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Wednesday, March 22, 2023

Court: EU sanctions against Wagner boss’ mother not legal

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Is the EU wrongfully taking action against family members of Russian private army chief Wagner? Judges have now ruled on this question. There should be celebrations in Russia.

The General Court of the European Union has annulled EU sanctions against the mother of Russia’s private army chief Wagner. The court ruled today in Luxembourg that the family relationship between Violetta Prigozchina and her son Yevgeny Prigozhin alone does not justify punitive measures. The judges did not consider the business relationships between the two alleged by the EU to be proven.

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The judgment is an unpleasant setback for the EU. Recently, she has increasingly targeted family members of Russian oligarchs in order to crumbling support for Russia’s war against Ukraine. The assumption was that many of the relatives would not want to miss out on shopping trips to Paris or luxury vacations on the Mediterranean. In addition, access to assets that oligarchs have transferred to their wives, parents or children, for example, should also be made possible.

Frozen assets and travel ban

The punitive measures taken by the EU usually stipulate that all of the assets of those affected in the EU must be frozen. In addition, they are no longer allowed to enter the EU.

It is now eagerly awaited how the EU will react to the verdict. The Council of Member States can still challenge the decision before the European Court of Justice. However, it is also conceivable that the member states will quickly adopt a new, better-founded decision on sanctions. The challenged implementing regulation on the sanctions remains valid at least until the objection period has expired.

More judgments could follow

Similar unpleasant judgments could follow in the near future. Dozens of lawsuits from oligarchs and family members are currently pending in the court in Luxembourg. Many of them argue that they do not, as the EU claims, support the war in Ukraine or have close ties to President Vladimir Putin.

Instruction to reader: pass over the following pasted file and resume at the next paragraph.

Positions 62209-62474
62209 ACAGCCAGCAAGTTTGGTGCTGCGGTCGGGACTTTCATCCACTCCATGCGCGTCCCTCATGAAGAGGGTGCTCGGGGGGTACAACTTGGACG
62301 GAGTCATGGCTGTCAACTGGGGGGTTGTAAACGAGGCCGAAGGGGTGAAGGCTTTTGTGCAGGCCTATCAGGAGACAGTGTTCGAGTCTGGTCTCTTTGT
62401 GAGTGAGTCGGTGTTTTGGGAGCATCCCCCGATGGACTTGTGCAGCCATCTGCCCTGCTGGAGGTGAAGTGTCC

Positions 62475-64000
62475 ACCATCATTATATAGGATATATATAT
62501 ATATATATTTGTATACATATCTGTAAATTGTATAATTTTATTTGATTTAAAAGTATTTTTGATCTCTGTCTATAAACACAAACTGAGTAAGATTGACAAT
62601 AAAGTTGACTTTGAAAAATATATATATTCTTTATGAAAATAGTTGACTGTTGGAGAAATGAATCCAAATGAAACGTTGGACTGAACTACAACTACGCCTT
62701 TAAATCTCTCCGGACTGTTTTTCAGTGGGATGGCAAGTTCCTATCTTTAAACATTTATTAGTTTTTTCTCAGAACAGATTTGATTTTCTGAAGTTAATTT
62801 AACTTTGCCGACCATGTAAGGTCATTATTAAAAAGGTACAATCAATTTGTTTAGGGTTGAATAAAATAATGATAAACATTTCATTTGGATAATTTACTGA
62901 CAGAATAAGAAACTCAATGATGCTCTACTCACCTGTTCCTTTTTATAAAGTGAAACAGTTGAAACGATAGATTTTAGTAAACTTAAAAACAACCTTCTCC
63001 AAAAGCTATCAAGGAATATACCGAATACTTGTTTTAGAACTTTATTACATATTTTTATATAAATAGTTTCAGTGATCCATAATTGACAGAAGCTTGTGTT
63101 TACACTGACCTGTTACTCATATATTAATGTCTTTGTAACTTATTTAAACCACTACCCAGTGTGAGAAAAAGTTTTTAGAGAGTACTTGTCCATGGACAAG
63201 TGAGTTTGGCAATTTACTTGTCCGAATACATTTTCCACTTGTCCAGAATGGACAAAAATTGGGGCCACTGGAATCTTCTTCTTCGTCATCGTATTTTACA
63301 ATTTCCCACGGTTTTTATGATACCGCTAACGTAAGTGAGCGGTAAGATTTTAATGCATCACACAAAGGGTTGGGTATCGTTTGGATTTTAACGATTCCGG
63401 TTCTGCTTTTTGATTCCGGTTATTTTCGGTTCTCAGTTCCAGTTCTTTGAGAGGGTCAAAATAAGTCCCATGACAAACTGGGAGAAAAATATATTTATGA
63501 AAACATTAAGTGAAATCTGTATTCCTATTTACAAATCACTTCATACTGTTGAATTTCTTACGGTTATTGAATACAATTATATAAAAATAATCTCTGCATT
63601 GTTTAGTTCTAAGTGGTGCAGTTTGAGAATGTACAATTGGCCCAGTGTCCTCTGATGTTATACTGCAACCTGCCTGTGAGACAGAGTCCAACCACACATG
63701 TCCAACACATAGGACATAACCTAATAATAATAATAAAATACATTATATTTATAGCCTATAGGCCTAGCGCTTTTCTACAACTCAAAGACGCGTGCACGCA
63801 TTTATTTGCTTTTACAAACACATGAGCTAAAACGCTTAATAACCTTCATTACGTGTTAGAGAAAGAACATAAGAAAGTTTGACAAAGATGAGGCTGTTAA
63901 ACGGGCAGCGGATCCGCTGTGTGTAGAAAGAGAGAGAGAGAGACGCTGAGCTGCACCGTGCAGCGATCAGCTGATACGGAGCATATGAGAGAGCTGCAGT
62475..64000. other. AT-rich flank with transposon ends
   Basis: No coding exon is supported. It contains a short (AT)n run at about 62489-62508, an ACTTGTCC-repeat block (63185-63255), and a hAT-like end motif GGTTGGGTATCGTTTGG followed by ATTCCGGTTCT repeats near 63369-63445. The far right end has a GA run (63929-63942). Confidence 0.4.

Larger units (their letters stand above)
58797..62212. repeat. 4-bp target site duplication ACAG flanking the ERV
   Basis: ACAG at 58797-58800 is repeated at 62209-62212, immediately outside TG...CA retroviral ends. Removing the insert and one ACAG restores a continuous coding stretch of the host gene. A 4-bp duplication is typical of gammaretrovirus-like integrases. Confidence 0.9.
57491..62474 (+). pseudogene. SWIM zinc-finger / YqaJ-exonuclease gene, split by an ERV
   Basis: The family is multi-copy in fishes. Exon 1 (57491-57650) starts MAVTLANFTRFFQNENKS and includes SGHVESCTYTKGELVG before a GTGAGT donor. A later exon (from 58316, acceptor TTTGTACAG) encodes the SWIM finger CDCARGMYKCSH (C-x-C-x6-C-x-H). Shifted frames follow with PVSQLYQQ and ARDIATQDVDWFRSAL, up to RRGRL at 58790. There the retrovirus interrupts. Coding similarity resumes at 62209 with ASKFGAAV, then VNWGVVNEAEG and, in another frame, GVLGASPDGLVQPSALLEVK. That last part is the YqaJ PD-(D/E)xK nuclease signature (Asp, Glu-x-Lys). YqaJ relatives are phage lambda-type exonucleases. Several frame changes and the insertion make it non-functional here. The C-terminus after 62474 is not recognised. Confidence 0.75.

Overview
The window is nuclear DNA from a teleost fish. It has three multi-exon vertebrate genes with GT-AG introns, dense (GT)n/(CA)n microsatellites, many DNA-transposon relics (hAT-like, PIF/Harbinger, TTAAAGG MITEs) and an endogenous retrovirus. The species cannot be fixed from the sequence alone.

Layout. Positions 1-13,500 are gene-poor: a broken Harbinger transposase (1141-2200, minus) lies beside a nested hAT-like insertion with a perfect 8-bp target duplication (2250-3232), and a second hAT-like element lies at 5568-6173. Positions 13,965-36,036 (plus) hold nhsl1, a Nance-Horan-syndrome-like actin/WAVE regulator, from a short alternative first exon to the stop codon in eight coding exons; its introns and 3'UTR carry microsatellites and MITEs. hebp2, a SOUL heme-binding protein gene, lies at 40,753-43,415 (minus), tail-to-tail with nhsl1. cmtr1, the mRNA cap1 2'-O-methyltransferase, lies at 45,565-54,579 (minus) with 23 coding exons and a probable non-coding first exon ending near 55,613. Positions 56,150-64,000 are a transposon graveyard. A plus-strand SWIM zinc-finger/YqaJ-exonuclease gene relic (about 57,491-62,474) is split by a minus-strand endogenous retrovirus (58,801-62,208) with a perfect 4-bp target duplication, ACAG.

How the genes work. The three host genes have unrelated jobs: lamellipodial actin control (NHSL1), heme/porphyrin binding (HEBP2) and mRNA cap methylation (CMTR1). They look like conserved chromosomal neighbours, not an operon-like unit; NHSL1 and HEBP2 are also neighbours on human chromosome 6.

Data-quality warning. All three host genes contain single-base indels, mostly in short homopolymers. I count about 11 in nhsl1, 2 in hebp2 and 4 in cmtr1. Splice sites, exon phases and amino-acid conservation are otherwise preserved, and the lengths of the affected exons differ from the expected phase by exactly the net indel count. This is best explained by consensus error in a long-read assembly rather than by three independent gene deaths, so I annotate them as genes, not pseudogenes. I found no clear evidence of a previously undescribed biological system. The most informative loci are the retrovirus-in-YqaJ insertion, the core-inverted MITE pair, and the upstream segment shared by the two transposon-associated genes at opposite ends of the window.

For example, according to documents available on the court’s website, the two oligarchs Grigory Bereskin and Gennady Timchenko are demanding compensation for allegedly “immaterial damage”. Bereskin claims that he has “severely suffered damage to his reputation” and is “not connected to the events in Ukraine”. He apparently symbolically demands one euro as compensation for the immaterial damage.

Timchenko, who lives in Switzerland and played ice hockey with Kremlin boss Putin, wants one million euros in damages from the EU. In his lawsuit, he accuses the EU of making an obvious error in its assessment of “the relationship between the plaintiff and President Putin.” In addition, he cites as further grounds for action, among other things, the “violation of the right to effective judicial protection and the obligation to state reasons” and a “violation of the principle of proportionality and of fundamental rights”.

Other well-known oligarchs as plaintiffs

According to court documents, the list of plaintiffs in Luxembourg includes other oligarchs known in the West, including the ex-owner of the English football club Chelsea FC, Roman Abramovich, and Mikhail Fridman, founder and manager of the large financial group Alfa-Group.

Like Timchenko, Abramovich is demanding one million euros “as compensation for the non-material damage that has occurred.” If the EU is convicted, the sum will go to a charitable foundation for the benefit of war victims.

The mother of Wagner boss Prigozhin justified her lawsuit filed in April in a similar way to many of the oligarchs. Her lawyer argued, among other things, that the EU had disregarded the obligation to justify the sanctions decision and had made factual errors. Thus, Prigozhina denied owning two companies founded by her son. She also argued that her ties with her son did not imply that she had in any way compromised the territorial integrity of Ukraine. The actual aim of the sanctions is to indirectly hit her son Yevgeny.

Close connection to Putin

The EU describes him as a “prominent Russian businessman with close ties to President Putin and the Russian Defense Ministry” and holds him responsible for sending Wagner Group mercenaries to Ukraine. He is also accused of profiting from Russian decision-makers responsible for the annexation of Crimea and the destabilization of eastern Ukraine.

According to the EU, Prigozhin founded the company Konkord, which is said to have received extensive public contracts from the Russian Ministry of Defense after the annexation of Crimea and the occupation of eastern Ukraine by separatists supported by Russia.

In Ukraine, Prigozhin’s private army is notorious for recruiting convicted murderers and other convicts, and for appearing to act with no regard for casualties. In Ukraine, Wagner mercenaries are currently fighting alongside regular Russian soldiers for control of the eastern city of Bakhmut.

Source: Stern

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